Monday, September 27, 2010

Twice as many want a stronger health care bill than think it's 'socialistic'

After Congress passed a controversial health insurance reform law, the public was largely angry. Conventional wisdom had it that Americans thought the law too expansive and meddlesome. This seemed validated when hysterical mobs stormed last summer's 'town hall' meetings denouncing the health insurance law.

But a recent poll suggests that conventional wisdom was, as is often the case, wrong.

The media bought into the Tea Party-stoked fury. In their mind, there were only two significant populations: those who thought the health insurance reform bill was 'socialistic' and went way too far and those who thought it hunky dory. After all, there are two sides to every story.

Except when there are three.

It never occured to them that there might be a significant part of the population who thought the health insurance law did too LITTLE. It never occurred to them because the media perceived no political party advocating a stronger bill.

Of course, there were political parties, such as the Green Party, advocating Medicare for All, but the media pretends only two parties exist.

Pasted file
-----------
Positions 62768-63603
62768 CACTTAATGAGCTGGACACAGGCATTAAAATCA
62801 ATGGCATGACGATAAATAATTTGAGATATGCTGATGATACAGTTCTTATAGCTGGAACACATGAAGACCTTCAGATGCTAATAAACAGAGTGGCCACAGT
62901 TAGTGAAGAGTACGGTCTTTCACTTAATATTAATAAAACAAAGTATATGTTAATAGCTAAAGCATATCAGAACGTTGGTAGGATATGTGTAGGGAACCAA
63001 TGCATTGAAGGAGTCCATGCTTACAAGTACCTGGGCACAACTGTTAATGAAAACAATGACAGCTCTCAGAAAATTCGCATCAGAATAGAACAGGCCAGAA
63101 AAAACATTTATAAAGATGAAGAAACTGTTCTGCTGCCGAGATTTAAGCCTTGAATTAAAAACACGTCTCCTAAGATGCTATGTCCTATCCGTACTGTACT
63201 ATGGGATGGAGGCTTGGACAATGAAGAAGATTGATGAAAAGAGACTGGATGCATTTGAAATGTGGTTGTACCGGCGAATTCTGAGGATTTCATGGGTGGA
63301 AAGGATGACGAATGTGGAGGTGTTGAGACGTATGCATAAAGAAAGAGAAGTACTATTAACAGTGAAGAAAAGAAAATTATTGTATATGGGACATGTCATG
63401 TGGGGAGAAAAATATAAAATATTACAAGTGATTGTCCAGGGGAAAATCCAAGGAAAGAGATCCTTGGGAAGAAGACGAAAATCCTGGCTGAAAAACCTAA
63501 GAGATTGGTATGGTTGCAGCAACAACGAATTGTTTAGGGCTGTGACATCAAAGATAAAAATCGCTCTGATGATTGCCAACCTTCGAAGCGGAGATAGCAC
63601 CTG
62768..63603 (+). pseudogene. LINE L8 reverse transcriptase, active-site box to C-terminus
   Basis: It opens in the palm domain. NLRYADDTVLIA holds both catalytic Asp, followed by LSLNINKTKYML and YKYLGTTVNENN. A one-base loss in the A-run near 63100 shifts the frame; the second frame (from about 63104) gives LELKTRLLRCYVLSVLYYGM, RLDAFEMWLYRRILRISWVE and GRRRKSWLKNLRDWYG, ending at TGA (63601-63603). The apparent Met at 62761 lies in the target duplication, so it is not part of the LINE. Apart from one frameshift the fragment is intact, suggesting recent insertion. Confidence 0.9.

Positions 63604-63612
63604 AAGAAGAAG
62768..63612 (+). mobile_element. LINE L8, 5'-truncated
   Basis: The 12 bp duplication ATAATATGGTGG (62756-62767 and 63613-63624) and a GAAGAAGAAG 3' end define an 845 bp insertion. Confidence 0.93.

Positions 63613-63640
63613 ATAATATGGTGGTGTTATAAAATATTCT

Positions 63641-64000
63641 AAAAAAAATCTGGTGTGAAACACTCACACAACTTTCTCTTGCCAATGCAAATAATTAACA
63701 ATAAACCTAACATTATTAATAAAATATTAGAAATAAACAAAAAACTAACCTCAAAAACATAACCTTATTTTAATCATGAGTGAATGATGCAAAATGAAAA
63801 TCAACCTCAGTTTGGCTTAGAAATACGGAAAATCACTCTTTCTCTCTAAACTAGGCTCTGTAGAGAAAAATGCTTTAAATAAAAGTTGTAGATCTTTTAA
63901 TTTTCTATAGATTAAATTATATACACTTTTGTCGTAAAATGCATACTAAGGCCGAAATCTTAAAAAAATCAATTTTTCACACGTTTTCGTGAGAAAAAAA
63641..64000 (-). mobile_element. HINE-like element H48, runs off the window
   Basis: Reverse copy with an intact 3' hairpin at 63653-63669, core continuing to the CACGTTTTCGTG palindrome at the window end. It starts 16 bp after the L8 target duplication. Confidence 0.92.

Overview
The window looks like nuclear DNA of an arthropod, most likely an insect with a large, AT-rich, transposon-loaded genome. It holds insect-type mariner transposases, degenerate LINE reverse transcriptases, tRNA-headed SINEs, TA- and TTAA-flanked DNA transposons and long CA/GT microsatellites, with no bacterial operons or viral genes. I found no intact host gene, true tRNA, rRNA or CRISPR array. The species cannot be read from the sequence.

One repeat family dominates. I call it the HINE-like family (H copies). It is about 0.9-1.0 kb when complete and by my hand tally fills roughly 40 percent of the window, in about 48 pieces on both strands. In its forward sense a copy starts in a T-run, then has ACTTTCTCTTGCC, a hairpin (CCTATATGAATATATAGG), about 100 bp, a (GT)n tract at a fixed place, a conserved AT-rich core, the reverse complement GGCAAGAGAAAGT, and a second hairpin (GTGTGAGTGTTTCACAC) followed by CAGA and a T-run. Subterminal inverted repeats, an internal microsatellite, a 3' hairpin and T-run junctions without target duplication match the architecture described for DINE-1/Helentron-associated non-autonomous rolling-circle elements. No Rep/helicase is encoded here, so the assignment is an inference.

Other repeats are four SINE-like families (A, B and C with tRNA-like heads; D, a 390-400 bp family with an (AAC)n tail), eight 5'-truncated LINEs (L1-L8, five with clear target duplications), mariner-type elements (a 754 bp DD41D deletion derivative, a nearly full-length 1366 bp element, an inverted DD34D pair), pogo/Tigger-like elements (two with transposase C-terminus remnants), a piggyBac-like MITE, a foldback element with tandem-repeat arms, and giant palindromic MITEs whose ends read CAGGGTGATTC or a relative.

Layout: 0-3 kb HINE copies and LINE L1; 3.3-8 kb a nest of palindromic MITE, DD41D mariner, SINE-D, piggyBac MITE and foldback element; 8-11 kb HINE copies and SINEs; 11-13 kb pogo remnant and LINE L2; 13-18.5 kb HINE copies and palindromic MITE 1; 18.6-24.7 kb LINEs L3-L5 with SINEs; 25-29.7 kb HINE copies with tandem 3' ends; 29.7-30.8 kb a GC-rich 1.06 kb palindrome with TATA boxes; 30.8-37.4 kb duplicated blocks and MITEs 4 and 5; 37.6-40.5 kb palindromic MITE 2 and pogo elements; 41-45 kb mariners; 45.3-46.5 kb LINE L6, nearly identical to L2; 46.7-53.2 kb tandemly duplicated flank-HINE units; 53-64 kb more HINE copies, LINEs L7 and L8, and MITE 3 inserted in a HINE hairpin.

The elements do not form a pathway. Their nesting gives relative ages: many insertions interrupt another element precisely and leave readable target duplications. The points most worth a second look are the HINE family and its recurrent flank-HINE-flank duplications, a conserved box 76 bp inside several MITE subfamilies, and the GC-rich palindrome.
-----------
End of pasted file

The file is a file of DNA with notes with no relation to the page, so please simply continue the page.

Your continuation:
The Associated Press poll found that Americans who think the law should have done more outnumber those who think the government should stay out of health care by 2-to-1.

Additionally, The poll found that about four in 10 adults (40%) think the new law did not go far enough to change the health care system... On the other side, about one in five (20%) say they oppose the law because they think the federal government should not be involved in health care at all.

Only a quarter of those surveyed felt that 'minimal tinkering,' which is what the Obama bill does, would suffice to address flaws in the health system.

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